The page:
Study: SC inmates are least likely in US to be incarcerated again

South Carolina News

COLUMBIA, S.C. (WSPA) — South Carolina has the lowest recidivism rate in the country, according to a new study from the Virginia Department of Corrections.

The study shows 21.9% of inmates released by the South Carolina Department of Corrections (SCDC) re-offend and end up behind bars again within three years of their release date.

State prison officials and other state leaders were joined by Gov. Henry McMaster at Manning Reentry and Work Release Center in Columbia for the announcement Tuesday.

“The importance of reduced recidivism rates cannot be understated as it makes an enormous impact across our state as former inmates become productive members of our communities,” McMaster said. State officials credit re-entry programs they have established over the last few years.

A former inmate who went through one of these programs is Antonio Sadler. He was in prison for 10 years and credits the skills he learned from the reentry program for his success beyond the fence.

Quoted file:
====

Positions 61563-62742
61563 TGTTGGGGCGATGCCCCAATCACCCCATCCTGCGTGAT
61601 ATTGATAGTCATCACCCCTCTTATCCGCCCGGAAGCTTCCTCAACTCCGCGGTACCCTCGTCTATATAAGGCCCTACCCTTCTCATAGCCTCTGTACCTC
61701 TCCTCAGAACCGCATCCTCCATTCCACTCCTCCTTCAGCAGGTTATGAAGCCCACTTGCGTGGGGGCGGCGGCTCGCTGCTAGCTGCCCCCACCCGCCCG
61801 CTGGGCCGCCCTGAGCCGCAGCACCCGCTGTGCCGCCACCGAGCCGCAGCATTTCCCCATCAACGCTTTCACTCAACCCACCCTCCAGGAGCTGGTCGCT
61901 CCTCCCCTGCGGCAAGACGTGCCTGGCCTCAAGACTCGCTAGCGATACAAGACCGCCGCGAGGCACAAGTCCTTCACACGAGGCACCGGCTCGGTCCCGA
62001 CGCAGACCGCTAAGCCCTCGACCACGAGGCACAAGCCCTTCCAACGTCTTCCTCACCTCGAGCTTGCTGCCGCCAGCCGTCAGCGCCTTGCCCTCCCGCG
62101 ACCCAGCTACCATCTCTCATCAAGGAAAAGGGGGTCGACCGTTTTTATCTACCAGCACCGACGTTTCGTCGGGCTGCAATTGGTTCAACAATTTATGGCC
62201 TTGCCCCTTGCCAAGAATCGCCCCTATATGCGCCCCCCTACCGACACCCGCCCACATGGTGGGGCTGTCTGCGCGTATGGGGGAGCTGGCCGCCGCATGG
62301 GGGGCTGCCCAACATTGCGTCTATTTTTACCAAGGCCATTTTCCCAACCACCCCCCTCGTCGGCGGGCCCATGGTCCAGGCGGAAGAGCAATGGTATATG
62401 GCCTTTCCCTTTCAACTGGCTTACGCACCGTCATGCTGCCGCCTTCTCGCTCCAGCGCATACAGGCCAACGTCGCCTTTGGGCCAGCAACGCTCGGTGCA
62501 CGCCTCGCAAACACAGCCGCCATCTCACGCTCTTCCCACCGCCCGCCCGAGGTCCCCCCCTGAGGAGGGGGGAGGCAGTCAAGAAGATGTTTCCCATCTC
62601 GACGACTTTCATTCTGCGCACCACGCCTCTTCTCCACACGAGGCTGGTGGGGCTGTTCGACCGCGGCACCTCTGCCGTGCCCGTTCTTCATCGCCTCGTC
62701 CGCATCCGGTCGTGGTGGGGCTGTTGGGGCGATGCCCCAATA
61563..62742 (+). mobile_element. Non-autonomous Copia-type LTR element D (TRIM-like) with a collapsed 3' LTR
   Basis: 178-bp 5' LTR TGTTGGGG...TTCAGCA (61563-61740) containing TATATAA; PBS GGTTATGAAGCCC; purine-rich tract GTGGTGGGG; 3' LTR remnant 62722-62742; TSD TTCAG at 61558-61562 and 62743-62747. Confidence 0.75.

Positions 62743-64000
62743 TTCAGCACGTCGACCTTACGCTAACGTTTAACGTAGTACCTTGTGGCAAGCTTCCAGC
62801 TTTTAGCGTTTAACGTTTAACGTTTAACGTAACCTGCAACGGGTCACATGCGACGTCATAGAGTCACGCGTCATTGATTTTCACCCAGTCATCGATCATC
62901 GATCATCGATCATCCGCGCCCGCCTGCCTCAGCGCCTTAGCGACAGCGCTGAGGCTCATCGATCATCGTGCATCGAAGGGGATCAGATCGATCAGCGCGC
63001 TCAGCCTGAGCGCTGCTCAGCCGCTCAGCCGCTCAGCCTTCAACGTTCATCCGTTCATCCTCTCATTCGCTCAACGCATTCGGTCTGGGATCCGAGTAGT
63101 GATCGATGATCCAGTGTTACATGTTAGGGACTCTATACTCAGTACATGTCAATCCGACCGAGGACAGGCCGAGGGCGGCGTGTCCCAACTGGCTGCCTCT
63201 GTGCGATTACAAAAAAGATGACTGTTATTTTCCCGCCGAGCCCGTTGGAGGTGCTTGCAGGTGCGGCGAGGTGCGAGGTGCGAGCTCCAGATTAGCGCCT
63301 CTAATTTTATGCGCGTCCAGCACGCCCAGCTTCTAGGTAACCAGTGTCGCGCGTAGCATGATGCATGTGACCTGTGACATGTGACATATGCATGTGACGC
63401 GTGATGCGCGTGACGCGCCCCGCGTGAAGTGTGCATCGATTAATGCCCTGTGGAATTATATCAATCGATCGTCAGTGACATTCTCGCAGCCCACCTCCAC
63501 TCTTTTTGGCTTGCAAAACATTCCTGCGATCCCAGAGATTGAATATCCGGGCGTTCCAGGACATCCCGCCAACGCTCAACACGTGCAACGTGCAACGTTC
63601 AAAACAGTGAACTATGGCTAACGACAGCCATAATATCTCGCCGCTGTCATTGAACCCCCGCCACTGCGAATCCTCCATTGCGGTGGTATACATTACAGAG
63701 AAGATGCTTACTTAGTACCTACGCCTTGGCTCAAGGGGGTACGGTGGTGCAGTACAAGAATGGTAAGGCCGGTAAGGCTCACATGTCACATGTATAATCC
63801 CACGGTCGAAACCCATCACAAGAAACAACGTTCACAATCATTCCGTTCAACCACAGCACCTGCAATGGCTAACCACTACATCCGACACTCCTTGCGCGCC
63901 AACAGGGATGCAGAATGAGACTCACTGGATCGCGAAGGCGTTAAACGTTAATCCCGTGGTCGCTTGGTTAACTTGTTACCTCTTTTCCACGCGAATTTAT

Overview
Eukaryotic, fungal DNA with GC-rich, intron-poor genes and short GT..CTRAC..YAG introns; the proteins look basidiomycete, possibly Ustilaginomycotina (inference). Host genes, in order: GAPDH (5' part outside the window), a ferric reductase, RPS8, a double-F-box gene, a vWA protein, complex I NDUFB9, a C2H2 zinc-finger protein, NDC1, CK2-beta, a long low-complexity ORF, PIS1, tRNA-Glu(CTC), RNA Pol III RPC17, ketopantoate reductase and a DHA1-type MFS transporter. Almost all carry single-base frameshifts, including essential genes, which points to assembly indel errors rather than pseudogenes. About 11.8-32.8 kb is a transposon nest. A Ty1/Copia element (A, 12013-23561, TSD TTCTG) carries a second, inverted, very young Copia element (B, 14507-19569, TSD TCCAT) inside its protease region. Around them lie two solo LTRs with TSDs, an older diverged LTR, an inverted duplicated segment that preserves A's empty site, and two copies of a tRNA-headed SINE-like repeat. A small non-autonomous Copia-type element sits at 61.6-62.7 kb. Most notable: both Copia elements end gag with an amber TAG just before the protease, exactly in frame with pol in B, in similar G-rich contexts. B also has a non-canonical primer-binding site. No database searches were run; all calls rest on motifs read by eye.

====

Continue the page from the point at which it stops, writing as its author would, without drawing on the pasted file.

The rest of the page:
“I can honestly say, even though I didn’t see at the time, this place helped me grow as a man and become a better human being,” Sadler said.

SCDC Director Bryan Stirling, said in addition to these programs, public and private partnerships have helped former inmates take advantage of their second chance.

South Carolina’s recidivism rate was 33% about a decade ago. Stirling said when he took over the state agency in 2013 he wanted to see what could be done to improve this number.

“I saw people leaving in prison uniforms, all we did was take the stripe off. They were just given a bag, a little bit of money and we said good luck,” he said. Stirling said programs are now open to all inmates.

Their goal is to make sure inmates leave their custody with an education, job, housing and means to get mental health or substance abuse services. According to Stirling, they’ve also worked to address the stigma surrounding hiring former inmates.

“These employers are going to want to hire these folks. They know they’re going to get good folks who leave Corrections because they’re going to be prepared. They’re going to show up to work and be ready to work,” Stirling said.

The state Department of Employment Workforce said 71% of inmates who use their services land a job.

Officials said this decrease in recidivism saves taxpayers money. Stirling said for every percentage point decrease means about 92 inmates don’t come back to prison. He said that saves South Carolina $6 million.

So far, the General Assembly has allocated about $4 million for reentry programs at SCDC.

For more information on recidivism in South Carolina prisons, click or tap here.

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